On Sept. 30, 2015, the Alabama Supreme Court overturned well-established precedent and held the Alabama Medical Liability Act (“AMLA”) and its discovery provisions do not apply to claims of sexual assault.
The plaintiff, M.C., filed a lawsuit against physical therapist, Kristopher Vanderwall, alleging assault and battery relating to a 2012 physical therapy appointment. In particular, M.C. alleges that Vanderwall sexually assaulted her during this appointment and that Vanderwall has a pattern and practice of this kind of behavior. To support the latter claim, M.C. propounded interrogatories requesting information regarding two prior complaints made against Vanderwall for molestation. Vanderwall objected to the interrogatories, arguing that the AMLA specifically prohibits discovery of other acts or omissions of health-care providers.
M.C. moved to compel the interrogatory responses, and both parties sought a declaration from the trial court as to whether the lawsuit was governed by the AMLA. The trial court entered an order finding that the AMLA did not apply to lawsuit and, as result, entered a subsequent order that same day granting M.C.’s motion to compel the interrogatory responses.
Vanderwall appealed to the Alabama Supreme Court and sought a writ of mandamus to challenge (1) the trial court’s interlocutory decision that general tort-law principles, rather than the AMLA governed the underlying action, and (2) the trial court’s order compelling discovery of other acts as Vanderwall argued it violated the prohibition against such discovery found in section 6-5-551 of the AMLA.
With regard to the first challenge, the Alabama Supreme Court held the writ was procedurally defective as the trial court’s declaration that the AMLA did not apply was not a “final judgment” to which mandamus relief may be sought. In other words, even if the trial court were wrong for not applying the AMLA, Vanderwall would still be able to appeal any adverse verdict. Accordingly, the writ of mandamus was denied as to Vanderwall’s first challenge.
In examining Vanderwall’s second challenge as to the trial court’s order on the motion to compel, the Court noted it would essentially have to answer the same question of whether the AMLA applies: “Whether the information M.C. requested in [the] interrogatories [. . .] pertaining to other acts allegedly committed by Vanderwall is shielded from discovery under § 6-5-551 necessarily requires us to determine whether the AMLA governs M.C.’s assault and battery claims against Vanderwall.”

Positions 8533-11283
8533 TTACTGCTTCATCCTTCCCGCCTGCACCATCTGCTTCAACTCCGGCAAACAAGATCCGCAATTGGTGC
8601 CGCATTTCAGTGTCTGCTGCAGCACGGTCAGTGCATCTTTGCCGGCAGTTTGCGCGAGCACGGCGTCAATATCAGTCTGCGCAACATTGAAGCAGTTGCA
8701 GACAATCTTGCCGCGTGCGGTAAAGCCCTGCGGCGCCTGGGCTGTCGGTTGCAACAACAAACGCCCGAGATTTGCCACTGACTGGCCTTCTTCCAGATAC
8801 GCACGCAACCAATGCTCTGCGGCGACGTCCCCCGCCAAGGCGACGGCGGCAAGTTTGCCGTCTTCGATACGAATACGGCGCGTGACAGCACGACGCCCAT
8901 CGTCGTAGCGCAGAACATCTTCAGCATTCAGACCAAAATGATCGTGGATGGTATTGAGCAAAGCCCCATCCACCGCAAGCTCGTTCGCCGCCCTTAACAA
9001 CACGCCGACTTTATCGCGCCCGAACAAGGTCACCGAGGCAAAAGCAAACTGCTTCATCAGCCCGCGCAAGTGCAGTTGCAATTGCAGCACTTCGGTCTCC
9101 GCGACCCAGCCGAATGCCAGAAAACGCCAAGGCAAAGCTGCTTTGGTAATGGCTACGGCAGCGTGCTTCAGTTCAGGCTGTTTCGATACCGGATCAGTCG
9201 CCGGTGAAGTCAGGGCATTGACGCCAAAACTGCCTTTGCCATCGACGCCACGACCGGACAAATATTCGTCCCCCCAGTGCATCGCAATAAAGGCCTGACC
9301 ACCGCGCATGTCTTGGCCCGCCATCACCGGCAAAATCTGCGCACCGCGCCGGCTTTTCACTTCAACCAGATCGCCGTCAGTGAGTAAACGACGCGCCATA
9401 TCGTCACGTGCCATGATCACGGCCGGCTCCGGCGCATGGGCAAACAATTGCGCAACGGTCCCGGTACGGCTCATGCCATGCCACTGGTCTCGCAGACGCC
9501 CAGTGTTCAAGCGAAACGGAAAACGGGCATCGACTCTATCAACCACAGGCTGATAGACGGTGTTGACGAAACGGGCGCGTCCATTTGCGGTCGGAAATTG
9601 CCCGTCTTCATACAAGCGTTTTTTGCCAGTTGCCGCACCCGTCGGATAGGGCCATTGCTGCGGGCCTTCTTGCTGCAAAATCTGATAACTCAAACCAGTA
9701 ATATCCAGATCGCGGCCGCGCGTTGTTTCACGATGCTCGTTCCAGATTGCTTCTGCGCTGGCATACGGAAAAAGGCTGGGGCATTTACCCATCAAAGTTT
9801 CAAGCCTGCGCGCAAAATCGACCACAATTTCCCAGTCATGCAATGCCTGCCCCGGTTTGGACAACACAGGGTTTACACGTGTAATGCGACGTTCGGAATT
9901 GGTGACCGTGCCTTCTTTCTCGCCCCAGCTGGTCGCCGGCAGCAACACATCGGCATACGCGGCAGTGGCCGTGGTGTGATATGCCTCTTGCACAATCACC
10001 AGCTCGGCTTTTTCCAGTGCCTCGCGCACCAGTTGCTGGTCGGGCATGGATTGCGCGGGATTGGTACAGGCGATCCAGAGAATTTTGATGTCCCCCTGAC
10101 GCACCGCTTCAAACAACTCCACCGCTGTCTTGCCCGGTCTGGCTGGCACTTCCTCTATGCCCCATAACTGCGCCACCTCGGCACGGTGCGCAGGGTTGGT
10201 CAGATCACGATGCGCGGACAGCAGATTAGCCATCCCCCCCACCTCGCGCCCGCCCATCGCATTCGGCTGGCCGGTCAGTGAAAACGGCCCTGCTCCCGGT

Vanderwall argued that the AMLA and its discovery provisions clearly apply when the “complained of conduct allegedly occurred during the delivery of professional services.” M.C. argued that “the mere fact that she was present for physical therapy does not place her claim under the [AMLA].” Furthermore, M.C. argued that none of the alleged sexual assault occurred while Vanderwall was providing professional services.
Vanderwall relied heavily on relied on Mock v. Allen, 783 So. 2d 828 (Ala. 2000), a case that held allegations of sexual misconduct between a patient and a chiropractor were governed by the AMLA. The Court heavily examined both Mock, and it’s factually similar progeny, O’Rear v. B.H., 69 So. 3d 106 (Ala. 2011). In both cases, the Court noted the two dispositive questions were (1) did the alleged sexual assault occur within doctor’s office and/or hospital and (2) did it occur while the defendant was providing professional services? Under this assessment alone, the Court acknowledged M.C.’s claims against Vanderwall would be governed by the AMLA.
However, the Court rejected the governing rationale of Mock and O’Rear, and instead offered to following interpretation of section 6-5-551 of the AMLA:
We do not believe the legislature intended for the protections afforded under the AMLA to apply to health-care providers who are alleged to have committed acts of sexual assault; such acts do not, by any ordinary understanding, come within the ambit of “medical treatment” or “providing professional services.”
The Court essentially held that while Vanderwall’s acts occurred during the same time frame and location in which he was providing medical care, the allegations of “sexually assaulting M.C. instead of administering care for her back pain were not part of providing medical care to [her] as governed by the AMLA.” As a result, the Court abrogated the holdings of Mock and O’Rear, and denied Vanderwall’s writ of mandamus as to the trial court’s order compelling discovery of other acts.